Alexander Tabarrok, of the Marginal Revolution and George Mason University, writes this paper, Patent Theory versus Patent Law about, you guessed it, how patent theory compares to patent law as it is practiced. Refer to this blog post on how to get the PDF.
The abstract, verbatim:
According to the economic theory of patents, patents are needed so that pioneer firm have time to recoup their sunk costs of research and development. The key element in the economic theory is that pioneer firms have large, hard to recoup, sunk costs. Yet patents are not awarded on the basis of a firm’s sunk costs. Patent law, in fact, ignores costs. The disconnect between patent law and patent theory suggests either that modifying patent law so that it better fits with patent theory would reduce the costs and inefficiencies associated with current patent practice or that the standard economic theory of patents is wrong.
Alexander first explains the economic theory briefly and then puts forth the shape of his argument:
Although the economic theory is well accepted, I argue that it does not fit well with the actual patent system. A patent system designed around the idea of recouping sunk costs would look quite different than the current system. In particular, as I will explain below, the current system ties returns to innovation to the benefits of a patented idea, i.e., as the value of the idea increases monopoly profits increase. Yet the economic theory of patents implies that returns should be tied to the sunk costs of researching and developing the patented idea.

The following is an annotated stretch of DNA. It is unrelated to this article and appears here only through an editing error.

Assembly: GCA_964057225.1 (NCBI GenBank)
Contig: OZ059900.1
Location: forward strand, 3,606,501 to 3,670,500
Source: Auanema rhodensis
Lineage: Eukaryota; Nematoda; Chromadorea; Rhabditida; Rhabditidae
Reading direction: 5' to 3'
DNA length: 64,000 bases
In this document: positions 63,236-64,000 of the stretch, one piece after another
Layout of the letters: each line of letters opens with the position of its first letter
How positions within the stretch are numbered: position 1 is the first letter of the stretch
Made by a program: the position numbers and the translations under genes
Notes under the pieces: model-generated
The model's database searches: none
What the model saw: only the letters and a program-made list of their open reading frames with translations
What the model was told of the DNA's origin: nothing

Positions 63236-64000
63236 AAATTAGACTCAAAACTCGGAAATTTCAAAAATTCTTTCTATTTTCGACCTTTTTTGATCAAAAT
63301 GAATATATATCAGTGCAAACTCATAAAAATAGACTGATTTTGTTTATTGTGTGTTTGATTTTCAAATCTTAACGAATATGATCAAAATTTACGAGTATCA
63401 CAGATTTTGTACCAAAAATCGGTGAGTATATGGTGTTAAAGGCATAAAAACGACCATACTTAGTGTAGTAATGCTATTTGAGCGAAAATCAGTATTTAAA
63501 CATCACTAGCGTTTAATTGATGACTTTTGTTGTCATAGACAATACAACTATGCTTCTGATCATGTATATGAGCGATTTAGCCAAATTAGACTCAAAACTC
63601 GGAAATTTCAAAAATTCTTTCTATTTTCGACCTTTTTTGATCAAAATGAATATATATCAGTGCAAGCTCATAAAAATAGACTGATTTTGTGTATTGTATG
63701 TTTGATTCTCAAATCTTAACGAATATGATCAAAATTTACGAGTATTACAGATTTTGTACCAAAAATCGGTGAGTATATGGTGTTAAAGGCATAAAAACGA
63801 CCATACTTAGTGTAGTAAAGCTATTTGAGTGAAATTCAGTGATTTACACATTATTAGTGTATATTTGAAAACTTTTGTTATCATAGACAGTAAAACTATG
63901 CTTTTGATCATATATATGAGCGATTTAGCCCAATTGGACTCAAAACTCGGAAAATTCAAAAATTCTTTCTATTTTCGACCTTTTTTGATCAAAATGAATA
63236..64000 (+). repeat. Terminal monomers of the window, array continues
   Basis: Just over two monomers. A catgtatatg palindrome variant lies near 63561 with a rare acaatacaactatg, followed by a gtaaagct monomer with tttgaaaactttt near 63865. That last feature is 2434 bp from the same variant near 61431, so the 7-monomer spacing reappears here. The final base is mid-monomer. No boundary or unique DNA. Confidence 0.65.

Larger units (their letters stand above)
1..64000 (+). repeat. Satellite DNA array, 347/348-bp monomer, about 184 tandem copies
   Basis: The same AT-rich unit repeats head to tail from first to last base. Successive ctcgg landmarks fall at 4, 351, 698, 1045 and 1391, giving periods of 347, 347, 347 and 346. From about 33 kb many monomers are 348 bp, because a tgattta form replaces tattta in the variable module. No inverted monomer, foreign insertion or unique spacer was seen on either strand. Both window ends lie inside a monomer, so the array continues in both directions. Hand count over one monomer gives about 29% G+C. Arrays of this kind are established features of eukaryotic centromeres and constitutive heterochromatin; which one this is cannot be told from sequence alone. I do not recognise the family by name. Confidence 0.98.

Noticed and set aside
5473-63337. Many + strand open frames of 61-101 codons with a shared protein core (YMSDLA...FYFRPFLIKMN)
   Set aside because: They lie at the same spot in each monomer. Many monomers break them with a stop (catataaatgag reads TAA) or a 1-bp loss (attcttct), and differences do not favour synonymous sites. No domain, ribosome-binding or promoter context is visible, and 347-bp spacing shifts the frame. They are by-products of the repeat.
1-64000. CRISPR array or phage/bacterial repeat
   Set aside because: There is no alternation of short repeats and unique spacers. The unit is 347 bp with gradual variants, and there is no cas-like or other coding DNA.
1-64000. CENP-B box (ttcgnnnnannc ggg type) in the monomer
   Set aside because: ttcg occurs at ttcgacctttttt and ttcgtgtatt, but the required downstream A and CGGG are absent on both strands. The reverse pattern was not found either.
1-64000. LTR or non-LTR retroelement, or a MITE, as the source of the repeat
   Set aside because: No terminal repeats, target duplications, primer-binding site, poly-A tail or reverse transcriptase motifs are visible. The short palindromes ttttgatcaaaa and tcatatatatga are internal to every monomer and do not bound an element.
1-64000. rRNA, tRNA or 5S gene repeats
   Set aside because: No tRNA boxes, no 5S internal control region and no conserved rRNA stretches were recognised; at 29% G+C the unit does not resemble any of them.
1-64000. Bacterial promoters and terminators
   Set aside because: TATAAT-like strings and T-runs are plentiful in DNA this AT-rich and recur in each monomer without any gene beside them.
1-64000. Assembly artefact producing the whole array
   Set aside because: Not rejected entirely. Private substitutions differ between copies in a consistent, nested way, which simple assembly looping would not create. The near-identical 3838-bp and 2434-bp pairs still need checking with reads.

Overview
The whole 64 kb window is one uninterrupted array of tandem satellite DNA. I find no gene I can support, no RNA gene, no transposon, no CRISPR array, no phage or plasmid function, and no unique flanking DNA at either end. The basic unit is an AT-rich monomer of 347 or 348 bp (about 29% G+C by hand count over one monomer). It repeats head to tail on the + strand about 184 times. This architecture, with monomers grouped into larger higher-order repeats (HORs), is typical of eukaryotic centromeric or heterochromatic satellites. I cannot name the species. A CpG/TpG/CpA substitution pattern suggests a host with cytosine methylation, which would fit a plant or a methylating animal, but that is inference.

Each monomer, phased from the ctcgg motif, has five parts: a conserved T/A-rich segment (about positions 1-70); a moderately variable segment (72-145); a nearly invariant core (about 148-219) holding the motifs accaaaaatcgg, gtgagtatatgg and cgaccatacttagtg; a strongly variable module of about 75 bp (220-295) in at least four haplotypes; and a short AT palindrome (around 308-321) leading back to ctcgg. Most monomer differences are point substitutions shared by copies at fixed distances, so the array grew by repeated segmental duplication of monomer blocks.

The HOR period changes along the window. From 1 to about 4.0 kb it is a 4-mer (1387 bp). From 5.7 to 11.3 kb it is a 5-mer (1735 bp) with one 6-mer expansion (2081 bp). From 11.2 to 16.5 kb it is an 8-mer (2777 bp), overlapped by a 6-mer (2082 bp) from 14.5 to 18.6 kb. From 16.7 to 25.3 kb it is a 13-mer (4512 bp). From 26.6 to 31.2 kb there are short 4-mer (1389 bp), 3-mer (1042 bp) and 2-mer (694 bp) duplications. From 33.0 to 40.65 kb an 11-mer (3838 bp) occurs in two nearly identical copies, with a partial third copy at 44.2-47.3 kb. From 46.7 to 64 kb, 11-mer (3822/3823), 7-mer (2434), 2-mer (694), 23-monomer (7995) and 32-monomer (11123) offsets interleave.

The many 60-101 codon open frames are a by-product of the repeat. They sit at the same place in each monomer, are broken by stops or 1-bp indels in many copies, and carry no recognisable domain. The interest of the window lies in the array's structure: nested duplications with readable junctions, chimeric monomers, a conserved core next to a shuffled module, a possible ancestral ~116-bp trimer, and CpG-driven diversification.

The poor fit between the economic theory of patents and the actual patent system suggests two alternative hypotheses. Either the theory is correct and the patent system is poorly designed, or the patent system is well designed but not for the purposes of recouping sunk costs. Which of the two hypotheses one prefers depends in part upon one’s priors about therelativeefficiency of theory versus practice. My primary approach is to assume that the economic theory is correct. Thus, I argue for reforms that would bring the patent system more into accordance with the economic theory.
This section explains the theory of patents and briefly mentions that the current patent system is not connected to the economic theory because it ignores the costs that innovates face that imitators do not. Those are sunk costs that the economic theory is concerned with.
An interesting observation of this section is that when a product’s value is high, it should not be protected as much as a product whose value is low. This is because since the sunk costs are not related to the benefits, they are repaid easier.
Practice: Examples of Patented Products with Low Innovation to Imitation Costs
Amazon’s “one-click purchasing” is a patent that was granted for something with little to no R&D costs. Another is the discovery of a medical procedure, which by definitions means there were not R&D costs.
Edison famously said that “Genius is one percent inspiration, ninetynine percent perspiration.”8 A patent system should reward the ninetynine percent perspiration, not the one percent inspiration. In inventing the lightbulb, for example, Edison laboriously experimented with some 3000 possible materials for the filament, before hitting upon carbonized cotton thread (Shulman 1999). If Edison were to patent the lightbulb today he would not need to go to such lengths. Instead, Edison could patent the use of an “electrical resistor for the production of electro-magnetic radiation,” a patent that would have covered oven elements as well as lightbulbs.9